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  • Partnerships in Army Program Help Ingalls Hire Veterans

    March 05, 2018 | By NACE Staff

    Special Populations
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    TAGS: best practices, recruiting methods, partnerships, candidate selection, veterans, recruiting, spotlight, community college

    Spotlight for Recruiting Professionals

    Working through the Veterans Opportunity to Work Act, the U.S. Army created a program allowing soldiers in their last year of service to train for their next career. This provided Ingalls Shipbuilding with an opportunity to establish partnerships with several military bases and local community colleges to help provide skills training and job opportunities for veterans.

    These partnerships include those at Fort Hood and Central Texas Community College, Fort Bragg and Fayetteville Tech Community College, and Fort Stewart/Hunter Army Air Force Base and Savannah Technical Community College.

    In partnership with Ingalls, the colleges teach a 16-week course during which soldiers spend 40 hours a week in classroom instruction and hands-on training. Upon completing the program, the soldiers are guaranteed a position with Ingalls.

    “Ingalls has been successful in creating a steady pipeline of veterans coming into the shipyard,” says Fred Howell, director of talent acquisition at Ingalls Shipbuilding. “The ability to use the experience and training provided by the Army, and supplement it with craft-specific training has been very successful.” 

    Organizations hoping to maximize their veteran hiring efforts might consider:  

    • Creating a strong infrastructure—Build a veteran recruiting and training infrastructure that supports your organization’s current and future needs, and that can withstand the changes inherent in a dynamic labor market. Building diversity and inclusion into the process will increase your candidate pool and make your organization stronger.
    • Making outreach a priority—Create partnerships with colleges and universities (career services, professors, Student Veterans of America, ROTC, and more), government agencies, trade organizations, technical or trade schools, community colleges, state-funded training programs and others to provide the framework for your veteran recruiting efforts. When possible, help develop curriculum to give trainees the knowledge and skills your company seeks in its new hires. Visit nearby military instillations to speak with Guard or Reserve members and veterans who will be looking for employment after completing service and college.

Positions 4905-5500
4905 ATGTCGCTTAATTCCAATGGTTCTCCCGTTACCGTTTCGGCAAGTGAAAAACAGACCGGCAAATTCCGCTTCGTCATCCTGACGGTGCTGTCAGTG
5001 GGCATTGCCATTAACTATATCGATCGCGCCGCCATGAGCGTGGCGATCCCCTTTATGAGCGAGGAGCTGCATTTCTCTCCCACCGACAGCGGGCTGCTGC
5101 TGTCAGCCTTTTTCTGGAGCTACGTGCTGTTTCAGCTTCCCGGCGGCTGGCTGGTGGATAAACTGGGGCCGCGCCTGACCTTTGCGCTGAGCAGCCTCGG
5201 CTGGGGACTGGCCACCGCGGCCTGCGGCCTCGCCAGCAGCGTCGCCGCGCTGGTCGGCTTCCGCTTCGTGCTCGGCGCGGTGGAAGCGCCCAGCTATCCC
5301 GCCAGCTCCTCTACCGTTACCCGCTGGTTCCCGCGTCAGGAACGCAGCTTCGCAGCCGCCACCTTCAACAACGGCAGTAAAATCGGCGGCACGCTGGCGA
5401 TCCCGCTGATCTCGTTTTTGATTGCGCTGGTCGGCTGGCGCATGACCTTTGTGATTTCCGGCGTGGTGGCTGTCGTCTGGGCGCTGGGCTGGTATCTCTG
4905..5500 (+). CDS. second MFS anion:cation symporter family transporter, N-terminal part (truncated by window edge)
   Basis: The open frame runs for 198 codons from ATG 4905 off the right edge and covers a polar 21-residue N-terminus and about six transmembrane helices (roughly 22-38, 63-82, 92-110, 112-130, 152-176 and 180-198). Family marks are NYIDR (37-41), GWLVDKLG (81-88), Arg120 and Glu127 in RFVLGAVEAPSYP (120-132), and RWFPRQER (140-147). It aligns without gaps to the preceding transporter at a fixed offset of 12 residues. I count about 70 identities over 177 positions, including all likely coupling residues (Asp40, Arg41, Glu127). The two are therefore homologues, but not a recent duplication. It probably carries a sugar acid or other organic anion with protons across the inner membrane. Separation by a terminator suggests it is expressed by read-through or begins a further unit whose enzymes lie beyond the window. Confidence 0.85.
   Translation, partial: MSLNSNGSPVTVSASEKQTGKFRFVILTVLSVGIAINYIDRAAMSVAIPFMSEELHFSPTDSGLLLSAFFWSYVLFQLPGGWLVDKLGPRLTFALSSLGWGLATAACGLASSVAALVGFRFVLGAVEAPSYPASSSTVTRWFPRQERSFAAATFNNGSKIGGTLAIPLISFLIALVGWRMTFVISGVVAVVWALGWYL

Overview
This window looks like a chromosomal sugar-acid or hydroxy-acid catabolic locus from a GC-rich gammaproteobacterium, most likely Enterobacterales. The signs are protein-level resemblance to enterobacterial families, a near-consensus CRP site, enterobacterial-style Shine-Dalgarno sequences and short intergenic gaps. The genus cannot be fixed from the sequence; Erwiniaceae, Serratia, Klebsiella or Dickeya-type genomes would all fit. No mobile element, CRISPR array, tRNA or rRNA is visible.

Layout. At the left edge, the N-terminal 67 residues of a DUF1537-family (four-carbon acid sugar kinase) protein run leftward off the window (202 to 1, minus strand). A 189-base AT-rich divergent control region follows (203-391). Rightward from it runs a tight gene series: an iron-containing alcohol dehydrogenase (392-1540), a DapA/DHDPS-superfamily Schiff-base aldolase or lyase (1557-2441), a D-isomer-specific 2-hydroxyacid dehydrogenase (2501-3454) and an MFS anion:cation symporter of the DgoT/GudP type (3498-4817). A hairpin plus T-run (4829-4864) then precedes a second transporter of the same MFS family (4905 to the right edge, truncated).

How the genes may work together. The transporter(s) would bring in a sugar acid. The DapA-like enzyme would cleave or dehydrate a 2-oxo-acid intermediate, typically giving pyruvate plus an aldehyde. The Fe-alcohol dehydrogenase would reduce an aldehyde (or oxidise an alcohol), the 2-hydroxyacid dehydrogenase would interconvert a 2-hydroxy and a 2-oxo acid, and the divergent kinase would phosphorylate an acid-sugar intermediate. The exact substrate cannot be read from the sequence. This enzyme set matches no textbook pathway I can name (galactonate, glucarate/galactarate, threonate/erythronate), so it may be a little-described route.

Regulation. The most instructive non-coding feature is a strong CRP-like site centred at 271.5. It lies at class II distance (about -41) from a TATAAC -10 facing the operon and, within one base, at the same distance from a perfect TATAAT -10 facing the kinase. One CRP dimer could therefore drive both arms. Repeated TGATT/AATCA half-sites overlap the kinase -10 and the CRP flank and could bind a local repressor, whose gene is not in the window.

• Fulfilling your promises—When creating or maintaining a veteran-friendly brand, your organization’s actions will speak louder than its words. Veterans are very adept at identifying brands that don’t back up their promises. However, if your organization does back up its words, it will create positive brand equity among veterans and they will start seeking out your organization.
    • Educating the non-military people in your organization—Before fully implementing your veteran initiatives, educate your internal community about the veteran population. You will help your non-veteran employees better understand the military, prevent these employees from making assumptions, and give them a clearer understanding of your efforts and the benefits of hiring veterans.

    Fred Howell will present “Targeted Veteran Hiring” at the 2018 NACE Conference in New Orleans.

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